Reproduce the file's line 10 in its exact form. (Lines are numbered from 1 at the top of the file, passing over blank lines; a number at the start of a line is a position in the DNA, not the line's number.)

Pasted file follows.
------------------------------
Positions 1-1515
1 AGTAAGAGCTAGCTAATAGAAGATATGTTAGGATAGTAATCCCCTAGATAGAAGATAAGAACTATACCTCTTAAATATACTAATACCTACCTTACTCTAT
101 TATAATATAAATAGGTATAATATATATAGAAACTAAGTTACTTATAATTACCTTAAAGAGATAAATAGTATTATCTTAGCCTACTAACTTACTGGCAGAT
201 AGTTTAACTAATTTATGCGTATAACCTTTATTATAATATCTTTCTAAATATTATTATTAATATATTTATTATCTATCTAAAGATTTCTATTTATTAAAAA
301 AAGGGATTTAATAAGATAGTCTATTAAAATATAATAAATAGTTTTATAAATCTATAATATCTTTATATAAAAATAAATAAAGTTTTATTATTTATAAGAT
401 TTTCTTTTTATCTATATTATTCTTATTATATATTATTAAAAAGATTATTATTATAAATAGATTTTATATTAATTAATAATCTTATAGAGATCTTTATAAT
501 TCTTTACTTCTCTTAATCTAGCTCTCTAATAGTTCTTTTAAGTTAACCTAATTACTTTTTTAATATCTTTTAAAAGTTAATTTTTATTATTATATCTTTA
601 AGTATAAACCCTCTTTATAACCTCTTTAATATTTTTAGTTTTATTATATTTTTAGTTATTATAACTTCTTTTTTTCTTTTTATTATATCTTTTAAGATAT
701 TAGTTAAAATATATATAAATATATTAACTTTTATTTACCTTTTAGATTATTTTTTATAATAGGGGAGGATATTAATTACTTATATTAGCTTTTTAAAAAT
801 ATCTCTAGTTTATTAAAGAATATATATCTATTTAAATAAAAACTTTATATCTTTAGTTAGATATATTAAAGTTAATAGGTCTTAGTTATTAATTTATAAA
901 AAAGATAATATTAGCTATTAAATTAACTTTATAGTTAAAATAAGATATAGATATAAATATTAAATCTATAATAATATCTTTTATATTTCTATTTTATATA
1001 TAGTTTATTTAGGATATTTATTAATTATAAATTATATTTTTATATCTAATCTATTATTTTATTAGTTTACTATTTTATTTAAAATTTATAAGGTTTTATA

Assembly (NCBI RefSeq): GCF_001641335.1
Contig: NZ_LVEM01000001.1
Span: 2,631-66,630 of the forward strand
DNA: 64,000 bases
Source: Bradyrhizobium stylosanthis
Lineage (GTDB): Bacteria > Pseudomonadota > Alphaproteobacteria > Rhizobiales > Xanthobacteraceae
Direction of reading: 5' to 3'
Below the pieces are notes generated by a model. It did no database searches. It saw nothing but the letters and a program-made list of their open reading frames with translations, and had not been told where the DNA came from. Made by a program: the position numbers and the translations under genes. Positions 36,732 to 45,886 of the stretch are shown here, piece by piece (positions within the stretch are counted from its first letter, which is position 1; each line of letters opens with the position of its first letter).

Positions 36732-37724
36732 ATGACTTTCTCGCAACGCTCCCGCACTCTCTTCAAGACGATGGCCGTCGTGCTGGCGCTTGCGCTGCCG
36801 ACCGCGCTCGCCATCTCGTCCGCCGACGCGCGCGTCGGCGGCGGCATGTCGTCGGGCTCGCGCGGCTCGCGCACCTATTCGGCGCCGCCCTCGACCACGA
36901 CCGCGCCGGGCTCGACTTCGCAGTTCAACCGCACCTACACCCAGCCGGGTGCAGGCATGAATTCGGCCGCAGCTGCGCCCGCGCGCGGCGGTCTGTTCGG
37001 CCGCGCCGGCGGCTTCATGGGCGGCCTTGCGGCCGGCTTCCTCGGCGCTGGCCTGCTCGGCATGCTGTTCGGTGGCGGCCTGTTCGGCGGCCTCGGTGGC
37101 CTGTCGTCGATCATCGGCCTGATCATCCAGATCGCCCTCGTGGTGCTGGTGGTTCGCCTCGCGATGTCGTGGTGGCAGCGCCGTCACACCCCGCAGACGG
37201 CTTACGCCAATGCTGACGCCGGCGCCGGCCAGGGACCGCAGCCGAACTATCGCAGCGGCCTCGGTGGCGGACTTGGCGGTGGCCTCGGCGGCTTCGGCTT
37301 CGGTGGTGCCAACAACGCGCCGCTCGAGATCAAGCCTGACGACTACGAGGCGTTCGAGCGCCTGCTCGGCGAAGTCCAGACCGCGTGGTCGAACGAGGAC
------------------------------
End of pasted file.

801 ATCTCTAGTTTATTAAAGAATATATATCTATTTAAATAAAAACTTTATATCTTTAGTTAGATATATTAAAGTTAATAGGTCTTAGTTATTAATTTATAAA